Credit: Daiwei Lu/Unsplash

Houthi rebels are attacking ships in the Red Sea. A return trip via South Africa is expensive, while the Arctic route only takes a week. Once past the no-go zone, this route may be a more realistic option. Mind the nuclear submarines, though…

After researching the Arctic from many different perspectives using his knowledge of law, geography, biology, international relations, national security studies, economics, energy and governance—the Ph.D. Candidate Alexandros Sarris is a person who sheds light on the current situation affecting the Arctic. We sat down with the stork.

Cold War 2.0 in Arctic waters

SARAS: When I started researching the Arctic in 2010, everyone was talking about it. . The North Pole was melting faster than expected and there was an urgent need to protect the environment. But in 2022, the situation changed virtually overnight due to Russia’s invasion of Ukraine. It blocked environmental projects and cooperation among Arctic states.

now that As the dialogue has entered, Arctic states consider their priorities more carefully. But according to one theory a Cold War 2.0 is underway that is also affecting the Arctic.

Nuclear submarines.

It is not common knowledge that the Arctic has been heavily militarized with many activities taking place in Arctic waters. Russia has stationed its nuclear submarines in Murmansk, a small Arctic bay with only submarines and king crabs. Due to their wide range, Russian submarines can target any city in Europe, America or Ukraine. The United States, the second largest nuclear power and an Arctic state, has its nuclear missiles in Alaska, which lies partly in the Arctic.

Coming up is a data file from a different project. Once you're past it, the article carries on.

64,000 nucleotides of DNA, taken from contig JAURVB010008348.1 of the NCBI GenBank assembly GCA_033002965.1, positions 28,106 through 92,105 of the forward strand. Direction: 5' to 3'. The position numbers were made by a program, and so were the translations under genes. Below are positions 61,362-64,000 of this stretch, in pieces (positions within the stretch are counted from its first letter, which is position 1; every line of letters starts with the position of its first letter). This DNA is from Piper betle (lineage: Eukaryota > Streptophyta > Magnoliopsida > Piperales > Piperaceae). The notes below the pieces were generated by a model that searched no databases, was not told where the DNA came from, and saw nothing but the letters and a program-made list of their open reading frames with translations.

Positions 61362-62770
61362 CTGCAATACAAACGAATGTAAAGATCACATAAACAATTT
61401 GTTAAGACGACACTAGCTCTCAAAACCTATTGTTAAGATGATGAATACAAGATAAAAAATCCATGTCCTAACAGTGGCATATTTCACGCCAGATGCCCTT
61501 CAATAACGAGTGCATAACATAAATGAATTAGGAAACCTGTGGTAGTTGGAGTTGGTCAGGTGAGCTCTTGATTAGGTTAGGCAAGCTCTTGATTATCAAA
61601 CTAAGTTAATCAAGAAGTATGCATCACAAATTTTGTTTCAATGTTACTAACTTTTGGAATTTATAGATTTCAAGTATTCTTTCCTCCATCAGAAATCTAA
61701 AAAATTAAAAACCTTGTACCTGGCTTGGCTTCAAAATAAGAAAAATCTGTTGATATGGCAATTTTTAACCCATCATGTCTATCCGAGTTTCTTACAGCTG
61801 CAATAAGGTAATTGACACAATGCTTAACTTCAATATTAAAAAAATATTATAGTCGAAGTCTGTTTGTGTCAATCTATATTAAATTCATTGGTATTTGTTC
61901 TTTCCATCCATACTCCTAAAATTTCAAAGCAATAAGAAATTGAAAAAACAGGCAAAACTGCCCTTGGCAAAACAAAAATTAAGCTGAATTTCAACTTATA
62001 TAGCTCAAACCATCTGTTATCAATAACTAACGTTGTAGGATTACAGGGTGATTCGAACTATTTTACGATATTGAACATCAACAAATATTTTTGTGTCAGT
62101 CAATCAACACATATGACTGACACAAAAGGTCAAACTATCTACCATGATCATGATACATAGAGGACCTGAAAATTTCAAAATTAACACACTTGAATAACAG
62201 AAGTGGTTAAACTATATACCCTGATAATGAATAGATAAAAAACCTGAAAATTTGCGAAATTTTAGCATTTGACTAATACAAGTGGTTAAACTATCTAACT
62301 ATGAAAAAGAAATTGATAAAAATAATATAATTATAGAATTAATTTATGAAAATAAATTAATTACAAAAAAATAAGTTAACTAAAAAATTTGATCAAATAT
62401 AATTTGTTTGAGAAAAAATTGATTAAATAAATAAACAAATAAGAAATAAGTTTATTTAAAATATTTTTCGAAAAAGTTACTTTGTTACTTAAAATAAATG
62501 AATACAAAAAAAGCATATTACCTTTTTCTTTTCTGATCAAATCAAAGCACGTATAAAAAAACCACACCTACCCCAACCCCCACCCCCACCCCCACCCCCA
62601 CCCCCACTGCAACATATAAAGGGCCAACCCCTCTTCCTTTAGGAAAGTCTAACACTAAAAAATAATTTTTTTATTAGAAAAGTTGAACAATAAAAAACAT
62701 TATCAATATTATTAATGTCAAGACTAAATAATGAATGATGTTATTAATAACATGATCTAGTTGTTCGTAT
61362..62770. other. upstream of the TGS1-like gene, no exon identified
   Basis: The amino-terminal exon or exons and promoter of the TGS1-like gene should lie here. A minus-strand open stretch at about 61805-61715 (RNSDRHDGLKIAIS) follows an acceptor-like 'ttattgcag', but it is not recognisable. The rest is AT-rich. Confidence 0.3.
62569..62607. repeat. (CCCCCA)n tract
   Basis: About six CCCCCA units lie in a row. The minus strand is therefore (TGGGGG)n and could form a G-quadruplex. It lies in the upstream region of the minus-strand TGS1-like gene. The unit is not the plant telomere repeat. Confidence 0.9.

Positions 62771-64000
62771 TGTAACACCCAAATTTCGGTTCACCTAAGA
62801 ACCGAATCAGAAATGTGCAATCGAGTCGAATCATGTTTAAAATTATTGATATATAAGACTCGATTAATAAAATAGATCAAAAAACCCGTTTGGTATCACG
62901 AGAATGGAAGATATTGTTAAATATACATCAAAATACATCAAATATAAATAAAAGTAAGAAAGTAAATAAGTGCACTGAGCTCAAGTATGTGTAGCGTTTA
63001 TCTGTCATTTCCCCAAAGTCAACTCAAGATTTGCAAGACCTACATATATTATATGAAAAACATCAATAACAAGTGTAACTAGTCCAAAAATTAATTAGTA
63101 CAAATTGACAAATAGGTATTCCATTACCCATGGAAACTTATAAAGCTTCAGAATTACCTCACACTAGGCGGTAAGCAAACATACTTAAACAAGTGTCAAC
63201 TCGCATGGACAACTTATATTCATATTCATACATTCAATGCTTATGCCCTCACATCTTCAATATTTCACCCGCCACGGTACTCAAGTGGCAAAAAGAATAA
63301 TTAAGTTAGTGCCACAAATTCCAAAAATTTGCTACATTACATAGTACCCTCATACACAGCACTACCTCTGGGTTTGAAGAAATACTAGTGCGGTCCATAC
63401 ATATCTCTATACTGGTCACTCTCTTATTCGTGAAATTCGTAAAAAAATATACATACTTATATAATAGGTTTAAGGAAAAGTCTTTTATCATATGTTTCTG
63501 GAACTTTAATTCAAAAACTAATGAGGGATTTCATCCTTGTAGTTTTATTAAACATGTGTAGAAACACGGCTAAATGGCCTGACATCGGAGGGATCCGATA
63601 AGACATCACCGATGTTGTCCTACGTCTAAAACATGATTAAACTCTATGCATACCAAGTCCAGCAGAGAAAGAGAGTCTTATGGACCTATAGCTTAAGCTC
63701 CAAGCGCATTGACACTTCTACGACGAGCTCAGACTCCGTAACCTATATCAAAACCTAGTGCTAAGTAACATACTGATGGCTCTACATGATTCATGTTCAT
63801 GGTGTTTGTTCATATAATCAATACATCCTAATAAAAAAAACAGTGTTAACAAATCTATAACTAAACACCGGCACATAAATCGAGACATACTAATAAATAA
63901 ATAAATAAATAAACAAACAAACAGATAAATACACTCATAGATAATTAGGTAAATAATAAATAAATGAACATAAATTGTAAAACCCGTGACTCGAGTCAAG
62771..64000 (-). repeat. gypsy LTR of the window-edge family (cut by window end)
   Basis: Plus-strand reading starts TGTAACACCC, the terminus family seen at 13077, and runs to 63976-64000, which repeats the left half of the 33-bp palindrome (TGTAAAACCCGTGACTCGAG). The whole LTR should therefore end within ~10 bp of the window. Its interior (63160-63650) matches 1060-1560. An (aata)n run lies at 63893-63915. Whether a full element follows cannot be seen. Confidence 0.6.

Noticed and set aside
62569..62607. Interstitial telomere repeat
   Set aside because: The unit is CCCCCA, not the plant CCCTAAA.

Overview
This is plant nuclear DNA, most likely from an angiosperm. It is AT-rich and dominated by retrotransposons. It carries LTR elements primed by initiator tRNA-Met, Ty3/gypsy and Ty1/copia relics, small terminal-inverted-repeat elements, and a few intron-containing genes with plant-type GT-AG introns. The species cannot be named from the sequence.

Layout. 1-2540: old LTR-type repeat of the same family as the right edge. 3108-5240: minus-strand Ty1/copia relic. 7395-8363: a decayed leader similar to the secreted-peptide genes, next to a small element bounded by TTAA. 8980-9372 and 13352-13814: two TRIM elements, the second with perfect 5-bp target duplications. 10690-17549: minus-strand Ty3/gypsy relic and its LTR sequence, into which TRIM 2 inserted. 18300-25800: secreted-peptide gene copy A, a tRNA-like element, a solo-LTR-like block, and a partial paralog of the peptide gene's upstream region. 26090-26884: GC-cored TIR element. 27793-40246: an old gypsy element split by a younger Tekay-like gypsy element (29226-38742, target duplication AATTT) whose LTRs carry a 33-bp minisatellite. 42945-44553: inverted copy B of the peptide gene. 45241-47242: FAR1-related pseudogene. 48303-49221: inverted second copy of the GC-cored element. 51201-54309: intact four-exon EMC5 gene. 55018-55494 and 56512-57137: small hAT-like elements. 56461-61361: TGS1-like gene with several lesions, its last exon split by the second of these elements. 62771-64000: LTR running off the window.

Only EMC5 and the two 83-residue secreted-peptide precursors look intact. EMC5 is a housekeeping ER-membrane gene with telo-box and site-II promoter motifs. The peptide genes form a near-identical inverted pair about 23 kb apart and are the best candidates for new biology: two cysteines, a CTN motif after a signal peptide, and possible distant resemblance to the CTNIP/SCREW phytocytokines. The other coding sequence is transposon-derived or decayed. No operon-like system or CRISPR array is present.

Ghost submarines, which take their name from their ability to remain undetected and unseen, travel through the middle of the Arctic. These large submarines, ranging between 100m and 120m in length, move along the ocean floor. These submarines are sometimes involved in collisions, not that such have ever been reported. Recently an American “Hit something.” Anyone listening carefully will know that this incident is likely to be a collision between two submarines.

Houthi Attacks: Shift to the North Pole

And then there is the Israel-Gaza war. The conflict has been a game changer for the future of the Arctic as it has changed sea lanes overnight.

Houthi rebels are attacking ships passing through the Red Sea. Rerouting via South Africa takes two more weeks, meaning a four-week trip now takes five to six weeks. These massive delays are costly in themselves, but high gas and oil prices are making it so. Even more expensive. Carriers say that if we continue to travel through South Africa, existing supply chains will be disrupted — and that is not a sustainable option.

Alternative route

And that’s where the Arctic Way comes in. Take a look at the map — there’s no choice but to travel via the North Pole.

The Arctic is ice-free between March and October. It only takes a week to sail the Arctic route from Shanghai to Rotterdam, and it’s not at all for pirates because it’s too cold for them.

And so this route is fast becoming a more realistic option. Not in the near future though because no one can argue that a war zone counts as a viable route. For example, military activity would disrupt normal shipping communications. Other essential infrastructure like ports are also lacking. And don’t forget that there are many unregulated waters—Russia and the US won’t allow ships to pass through those waters without paying tolls.

An environmental disaster

However, at some point, when there is at least some level of peace between Russia and Ukraine, this route will become more maritime and financially sustainable. Not that I think it’s a good idea – quite the opposite, actually. From an environmental point of view, this can be disastrous. Oil spills will be worse in cold water because it is harder to clean. And let’s not forget the impact on the region’s biodiversity and local people, who are already struggling to survive due to the loss of viable fisheries. But it’s a realistic scenario that may soon figure in the public debate.

Reference: Wars in Ukraine and Gaza could soon affect our view of North Pole, researcher warns (2024, February 16) February 17, 2024 Retrieved from ukraine-gaza-affect-approach.html

This document is subject to copyright. No part may be reproduced without written permission, except for any fair dealing for the purpose of private study or research. The content is provided for informational purposes only.